When Does Heroism Begin?

by | Aug 8, 2023 | Blog

When does heroism begin? In the case of my great, great uncle, the seeds of his heroism began a few days after he boarded a ship in New York City bound for England. This leg was the first of a long journey to the island nation of Bahrain in the Persian Gulf.  A Modest But Crucial Hero is a biography of Rev. George E. Stone (1873-1899) that I have written and takes the reader on the journey to his heroism.

George grew up in Mexico, New York, and graduated from Hamilton College (1895) and Auburn Theological Seminary (1898). He volunteered to serve with the Arabian Mission which was dedicated to sharing the historic and biblical good news of Jesus Christ with Muslims in Arabia. Rev. Samuel Zwemer, a cofounder of the Arabian Mission, became George’s first mentor in things pertaining to Arabia and the Arabic language.  George accompanied Samuel and his family and Margaret Rice on the trip. The following excerpt covers the first few days of the trip to Liverpool, England.

“George and his mother gazed in amazement at the huge RMS Majestic on August 17, 1898, as he prepared to board the ship. The Majestic was eight years old. It was a steamship with three masts, two tall ones and a shorter one at the stern. It had two funnels located between the two tall masts. In 1891, it captured the Blue Riband (Ribbon) for the fastest westbound trip, but it lost the Riband two weeks later to another ship. The Majestic could accommodate 1,490 passengers. The Zwemer traveling party occupied second-class cabins that accommodated 190 passengers. The voyage was delightful because the Atlantic was extremely calm. The distinguished captain of the ship was Edward John Smith, who later became the one and only captain of the Titanic.[i]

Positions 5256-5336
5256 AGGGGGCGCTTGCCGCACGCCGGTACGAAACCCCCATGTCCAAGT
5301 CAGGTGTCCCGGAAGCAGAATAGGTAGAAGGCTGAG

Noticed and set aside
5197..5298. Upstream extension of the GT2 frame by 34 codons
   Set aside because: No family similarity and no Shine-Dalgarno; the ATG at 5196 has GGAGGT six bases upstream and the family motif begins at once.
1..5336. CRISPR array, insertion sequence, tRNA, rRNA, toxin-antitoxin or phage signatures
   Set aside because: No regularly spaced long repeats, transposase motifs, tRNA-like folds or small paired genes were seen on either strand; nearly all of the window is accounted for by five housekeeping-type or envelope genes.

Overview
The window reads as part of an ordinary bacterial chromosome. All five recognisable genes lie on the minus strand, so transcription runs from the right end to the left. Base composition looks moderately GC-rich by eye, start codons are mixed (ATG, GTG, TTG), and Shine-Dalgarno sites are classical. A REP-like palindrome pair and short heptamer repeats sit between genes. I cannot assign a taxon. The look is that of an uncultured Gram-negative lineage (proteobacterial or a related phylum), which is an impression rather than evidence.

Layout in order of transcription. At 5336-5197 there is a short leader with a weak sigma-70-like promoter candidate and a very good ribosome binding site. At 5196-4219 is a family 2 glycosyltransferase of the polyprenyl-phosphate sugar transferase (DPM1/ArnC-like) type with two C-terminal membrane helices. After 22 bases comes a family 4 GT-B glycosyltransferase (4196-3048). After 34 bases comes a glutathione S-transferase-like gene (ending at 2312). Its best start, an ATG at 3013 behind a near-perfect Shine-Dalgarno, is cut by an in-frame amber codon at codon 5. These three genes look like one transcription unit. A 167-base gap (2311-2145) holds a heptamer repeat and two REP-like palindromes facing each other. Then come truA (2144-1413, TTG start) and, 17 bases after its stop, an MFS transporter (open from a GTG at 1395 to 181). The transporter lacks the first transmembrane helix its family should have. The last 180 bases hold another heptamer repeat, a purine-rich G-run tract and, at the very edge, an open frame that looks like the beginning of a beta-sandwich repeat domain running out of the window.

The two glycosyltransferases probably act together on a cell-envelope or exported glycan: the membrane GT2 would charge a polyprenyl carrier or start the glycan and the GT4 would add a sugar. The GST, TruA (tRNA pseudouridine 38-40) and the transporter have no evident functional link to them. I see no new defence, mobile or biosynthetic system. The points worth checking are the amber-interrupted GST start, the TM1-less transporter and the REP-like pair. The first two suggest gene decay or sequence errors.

George’s letters to his parents cover three phases in his short missionary career. The letters from late August to mid-October cover his journey to Bahrain. The late October to mid-February letters introduce readers to his life in Bahrain. The final collection of letters reports on his transfer to and life in Muscat, Oman, to oversee the Mission station. His letters reveal his knowledge, passion, humor, wit, some of his theological views, and the challenges he faced. The letters transport the reader from his central New York culture through several other cultures to the Muslim culture of the Persian Gulf region. They also reveal aspects of his character, calling, and courage.

Route to Bahrain

George’s Route to Bahrain

George’s excitement that his journey to the mission field had begun was tempered by leaving his family and friends behind. The trip to Bahrain was a long one. They sailed to Liverpool with a stop at Queenstown in Cork, Ireland. They took the train from Liverpool to London and lodged at the North Africa Mission facility in Barking, east of London. They sailed to France, visited Paris, and traveled to Marseilles where they boarded their next ship. They passed by Italy and through the Suez Canal to India and arrived in Bahrain in October.

George’s five senses experienced innumerable stimulations during the long trip. Sight, sound, smell, taste, and touch permeate his letters. The letters are the window to peer into his mind and heart in a way not otherwise available to us, except for a few quotations found elsewhere.

[i] Edward J. Smith – Titanic, Facts & Death – Biography. https://www.biography.com/historical-figure/edward-j-smith. Accessed March 20, 2021.

[ii] PAT 1.2 Public Domain World Maps. http://ian.macky.net/pat

[iii] Independent. September 21, 1898. p. 2.





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